Eleven days after a fairy tale wedding in Birmingham, Ala., 26-year-old Tina Watson and her new husband went on a scuba diving adventure off the coast of Australia.
Tina Watson never returned from that scuba trip, and now, six years later, Davd Gabriel Watson, who pleaded guilty to his wife's manslaughter, has been sentenced to just a year in jail.
Tina Watson's family is outraged by the light sentence. Her father, Tommy Thomas, said, "I'm sure that the entire Australian nation, as well as our country back home, shares in the shock at what we've just seen, because it's a total injustice. ... It's ludicrous."
Thomas told "Good Morning America" last week that he was certain Gabriel Watson had killed his daughter. "He had turned off her oxygen," Thomas said.
Like the millions of viewers who saw media reports of the death, Thomas had seen the image of his daughter floating motionless in the water as captured by a tourist's underwater camera. Watson is not in the picture.
"He had held her until she went unconscious, then turned it back on and let her go to the seabed," Thomas told "GMA."
Prosecutors believe that while scuba diving in October 2003 near the Great Barrier Reef, Watson, 32, drowned his new wife by turning off her oxygen tank.
An underwater video camera captured an eerie final image of Tina Watson's lifeless-looking body on the bottom of the sea while Watson, clearly swimming away, looked over his shoulder.
"You never think your daughter will leave for her honeymoon and her husband will kill her," said Tina Watson's mother, Cindy Thomas.
Watson, an experienced rescue diver, told authorities that his wife, a beginner, appeared to panic underwater and clutched at his mask, pulling it off his face.
"She was looking up, had both her arms out ... reaching up to grab," Watson told authorities in 2003.
He said she was too heavy to bring to the surface and instead he went for help as she sank. Another diver did manage to pull Tina Watson to the surface, but efforts to resuscitate her failed.
Police initially became suspicious of Watson when he changed details of his account. An autopsy found no pre-existing medical condition that could have explained Tina Watson's death, and tests showed there was nothing wrong with her diving gear.
Prosecutors were convinced the motive behind the crime was money.
Honeymoon Murder Brought Bride's Father to His Knees
According to Australian authorities, Tina Watson told her father that shortly before she and Watson were married he'd asked his then-fiancee to increase her modest life insurance policy to the maximum and make him the sole beneficiary.
Thomas said his daughter declined but decided to lie to Watson and tell him that she had indeed made the changes.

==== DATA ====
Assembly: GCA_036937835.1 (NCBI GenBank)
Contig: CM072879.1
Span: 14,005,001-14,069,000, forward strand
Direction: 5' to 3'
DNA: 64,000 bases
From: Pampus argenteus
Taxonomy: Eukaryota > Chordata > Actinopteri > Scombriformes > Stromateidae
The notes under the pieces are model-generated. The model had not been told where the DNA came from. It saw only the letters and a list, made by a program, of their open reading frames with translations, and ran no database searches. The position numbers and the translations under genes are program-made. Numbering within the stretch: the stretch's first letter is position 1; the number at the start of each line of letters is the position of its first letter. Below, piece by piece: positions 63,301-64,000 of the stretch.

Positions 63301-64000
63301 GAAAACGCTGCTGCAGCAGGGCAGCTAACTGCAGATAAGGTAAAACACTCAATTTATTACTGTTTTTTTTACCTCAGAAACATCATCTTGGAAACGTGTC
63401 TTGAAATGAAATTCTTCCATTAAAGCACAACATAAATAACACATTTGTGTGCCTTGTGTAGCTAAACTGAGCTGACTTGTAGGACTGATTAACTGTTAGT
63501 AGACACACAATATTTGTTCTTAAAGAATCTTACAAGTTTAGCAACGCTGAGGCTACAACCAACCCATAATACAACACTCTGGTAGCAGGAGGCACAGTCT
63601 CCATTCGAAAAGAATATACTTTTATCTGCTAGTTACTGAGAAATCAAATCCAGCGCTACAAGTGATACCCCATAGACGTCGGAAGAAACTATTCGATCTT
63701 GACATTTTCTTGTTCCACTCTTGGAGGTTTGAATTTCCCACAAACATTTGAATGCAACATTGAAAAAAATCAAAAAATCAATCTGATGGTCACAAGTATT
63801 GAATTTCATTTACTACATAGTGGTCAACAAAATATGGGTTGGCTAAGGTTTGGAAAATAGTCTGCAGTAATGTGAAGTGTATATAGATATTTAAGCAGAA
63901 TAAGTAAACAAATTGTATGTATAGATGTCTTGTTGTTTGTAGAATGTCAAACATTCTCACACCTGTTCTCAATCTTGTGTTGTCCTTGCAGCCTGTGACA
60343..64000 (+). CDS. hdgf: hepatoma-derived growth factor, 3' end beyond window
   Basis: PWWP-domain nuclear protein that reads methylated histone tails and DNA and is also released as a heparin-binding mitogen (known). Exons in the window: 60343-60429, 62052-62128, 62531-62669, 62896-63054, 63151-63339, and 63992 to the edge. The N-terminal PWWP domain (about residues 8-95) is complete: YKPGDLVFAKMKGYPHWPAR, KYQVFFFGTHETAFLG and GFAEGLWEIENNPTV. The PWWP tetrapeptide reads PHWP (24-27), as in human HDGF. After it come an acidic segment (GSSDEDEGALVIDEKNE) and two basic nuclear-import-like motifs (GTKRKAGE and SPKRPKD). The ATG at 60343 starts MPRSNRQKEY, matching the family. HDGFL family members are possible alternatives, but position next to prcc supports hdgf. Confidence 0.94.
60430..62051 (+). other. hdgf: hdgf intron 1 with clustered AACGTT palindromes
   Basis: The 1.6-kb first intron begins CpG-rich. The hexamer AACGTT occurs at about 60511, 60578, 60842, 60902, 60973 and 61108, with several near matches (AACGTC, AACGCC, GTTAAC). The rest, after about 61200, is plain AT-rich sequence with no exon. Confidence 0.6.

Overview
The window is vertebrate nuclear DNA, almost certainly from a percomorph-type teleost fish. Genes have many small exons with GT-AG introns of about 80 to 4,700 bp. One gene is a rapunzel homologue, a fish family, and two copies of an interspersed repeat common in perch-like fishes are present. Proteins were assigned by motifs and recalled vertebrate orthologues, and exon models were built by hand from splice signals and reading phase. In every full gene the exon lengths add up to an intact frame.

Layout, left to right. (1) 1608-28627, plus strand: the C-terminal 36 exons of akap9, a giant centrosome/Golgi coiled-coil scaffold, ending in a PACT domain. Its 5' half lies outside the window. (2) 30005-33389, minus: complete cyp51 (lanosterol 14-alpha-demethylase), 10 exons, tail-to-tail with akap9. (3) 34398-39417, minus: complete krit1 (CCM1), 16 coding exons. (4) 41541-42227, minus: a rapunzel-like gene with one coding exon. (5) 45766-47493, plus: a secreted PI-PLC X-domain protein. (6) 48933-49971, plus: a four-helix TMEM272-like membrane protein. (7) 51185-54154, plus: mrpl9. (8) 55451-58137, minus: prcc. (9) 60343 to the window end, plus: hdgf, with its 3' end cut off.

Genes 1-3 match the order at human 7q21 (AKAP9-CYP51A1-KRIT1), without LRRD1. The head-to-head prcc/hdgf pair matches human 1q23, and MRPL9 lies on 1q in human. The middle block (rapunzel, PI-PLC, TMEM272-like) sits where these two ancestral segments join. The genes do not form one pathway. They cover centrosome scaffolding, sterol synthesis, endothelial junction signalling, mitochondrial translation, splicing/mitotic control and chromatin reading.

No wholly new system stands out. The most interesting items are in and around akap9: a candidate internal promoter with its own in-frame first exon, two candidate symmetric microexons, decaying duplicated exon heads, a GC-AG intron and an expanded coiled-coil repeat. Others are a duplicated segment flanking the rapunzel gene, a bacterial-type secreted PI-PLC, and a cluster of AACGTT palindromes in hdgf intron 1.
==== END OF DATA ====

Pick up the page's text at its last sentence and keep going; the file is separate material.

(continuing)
Thomas told "GMA" he was happy about the wedding but had "some reservations and fears about the future for her."
It had been Gabriel Watson's idea to go scuba diving for the honeymoon, even though Tina Watson had just gotten her license days before the pair departed for the trip.
"She said that Gabe had told her that if she wanted him to do things that she liked to do, then she needed to do what he liked to do. And he liked to dive," Thomas said.
When Thomas got the news about his daughter's death, he told "GMA," "It brought me to my knees and it was definitely the worst moment of my life."
Because of the complexity of the crime it took prosecutors nearly five years to charge Watson, who denied the allegations.
In the end, Watson will serve one year of the 4½ year sentence in his wife's death, thanks to a suspended sentence. Suspended sentences are not unusual for such crimes in Queensland.
Prosecutors accepted the manslaughter plea because Watson -- trained to rescue panicked divers -- failed to fulfill his duties as her "dive buddy," or to even take basic steps to save her life. Prosecutors said Watson failed to give his wife emergency oxygen, inflate her buoyancy vest or to even remove weights from her dive belt. Said prosecutor Brendan Campbell, "He virtually extinguished any chance of her survival."
Watson, who has since remarried, owns the plot where Tina is buried. Thomas told "GMA" he refuses to allow the family to put a marker where Tina lays. There is no headstone to mark her grave and Watson repeatedly took away flowers the family left on her grave.
"She loved life so much and she loved people so much, and I think that's why just about everybody that ever met her loved her," Thomas told "GMA" in the days before the court hearing.
"To us, she is an angel that's watching after us. I just tell her that I love her, and I just keep telling her that I'm going to keep going until I can help her rest and be at peace."
The Associated Press contributed to this report.